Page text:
Fertilizer logistics strained with record pace planting
"When the farmer wants to go that fast, which is becoming increasingly more routine, the system has a very difficult time keeping up with it," said Brian Schouvieller, senior vice president of agriculture business for CHS.
His company is among those, including Agrium Inc and Koch Industries Inc, that are planning to build or expand more than three dozen fertilizer plants and storage facilities across the United States. The trend is fueled both by demand for closer proximity to farms as well as cheap prices for natural gas, which is the main feedstock for ammonia nitrogen fertilizer.
But the solution won't be quick. The $1.4 billion nitrogen manufacturing plant in North Dakota that CHS is building, its first, is set to start up in 2016.
Agrium, the biggest U.S. farm retailer of crop inputs, last week stepped back from two projects that would have expanded its capacity to make nitrogen-based fertilizer, partly because competitors are pursuing similar plans.
The company did not respond to a request for comment on the logistical shortfalls.
No More Nitrogen
The strains emerged as U.S. farmers set out to plant 97.3 million acres of corn, the most since 1936 and nearly a quarter more than a decade ago, according to USDA.
In North Dakota, agricultural supplier Alton Agronomy temporarily ran out of nitrogen as planting conditions improved in mid-May, said Robin Stene, general manager of Halstad Elevator Company. Halstad is part of a group of cooperatives that own Alton Agronomy.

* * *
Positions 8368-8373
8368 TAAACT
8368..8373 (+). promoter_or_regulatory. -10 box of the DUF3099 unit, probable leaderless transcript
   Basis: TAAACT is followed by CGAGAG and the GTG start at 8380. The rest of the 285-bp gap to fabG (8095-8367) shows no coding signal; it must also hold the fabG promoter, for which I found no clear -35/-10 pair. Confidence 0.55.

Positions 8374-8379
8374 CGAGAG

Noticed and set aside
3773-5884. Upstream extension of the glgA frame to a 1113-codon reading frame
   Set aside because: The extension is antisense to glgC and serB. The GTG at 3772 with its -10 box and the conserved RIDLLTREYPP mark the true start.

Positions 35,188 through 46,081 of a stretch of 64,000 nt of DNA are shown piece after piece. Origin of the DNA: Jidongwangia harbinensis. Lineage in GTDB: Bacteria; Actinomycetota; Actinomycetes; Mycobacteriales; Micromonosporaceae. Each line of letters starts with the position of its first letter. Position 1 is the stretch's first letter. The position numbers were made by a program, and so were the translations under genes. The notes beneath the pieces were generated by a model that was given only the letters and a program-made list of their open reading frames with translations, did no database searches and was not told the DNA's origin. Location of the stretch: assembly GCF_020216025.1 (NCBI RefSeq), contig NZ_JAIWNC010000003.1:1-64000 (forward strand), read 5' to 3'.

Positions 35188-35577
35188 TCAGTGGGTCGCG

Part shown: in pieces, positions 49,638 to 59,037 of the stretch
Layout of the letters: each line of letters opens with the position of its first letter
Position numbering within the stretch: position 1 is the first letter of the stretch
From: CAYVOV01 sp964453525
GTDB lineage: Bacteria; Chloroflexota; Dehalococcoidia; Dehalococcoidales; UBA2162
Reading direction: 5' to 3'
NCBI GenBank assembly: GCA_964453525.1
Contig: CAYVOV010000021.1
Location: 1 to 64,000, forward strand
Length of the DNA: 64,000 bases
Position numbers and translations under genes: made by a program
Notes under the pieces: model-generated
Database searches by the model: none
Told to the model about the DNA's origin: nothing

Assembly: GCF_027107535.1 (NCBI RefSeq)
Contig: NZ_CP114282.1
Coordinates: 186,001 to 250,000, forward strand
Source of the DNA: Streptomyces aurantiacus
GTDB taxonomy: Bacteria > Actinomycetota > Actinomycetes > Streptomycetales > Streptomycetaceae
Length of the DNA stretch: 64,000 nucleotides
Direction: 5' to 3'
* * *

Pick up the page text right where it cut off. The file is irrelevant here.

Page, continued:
"When everything is going to happen in 10 days, logistically there's going to be shortages around," Stene said, referring to the fast pace of planting.
Farmers were left with a vexing choice: plow ahead and risk a diminished yield or await new supplies and push crop development deeper into the hotter, more hazardous summer months.
In Minnesota, Salol Elevators temporarily ran out of urea, causing corn farmers to "actually shut their operations down waiting for fertilizer," Andy Pulk, a farmer who sits on the elevator's board, said.
He said he postponed planting fields of canola due to the shortage and never sowed about 30 percent of the acres he had intended.
Corn yields get a boost if farmers apply nitrogen at planting time because the fertilizer helps kick off the growing process, North Dakota State University agronomist Joel Ransom said.
He said the biggest threat to yields so far has been planting beyond the optimal date, which differs by state - in North Dakota, for instance, it was May 1. On average, agronomists estimate that yields drop about a bushel per day for each day's delay.
Farmers have a month-long window to apply nutrients after planting without seriously hurting yields. Crops suffer stress if they grow too long without it.
"There definitely was a lack of capacity to meet the needs on some of those busy days," Ransom said.
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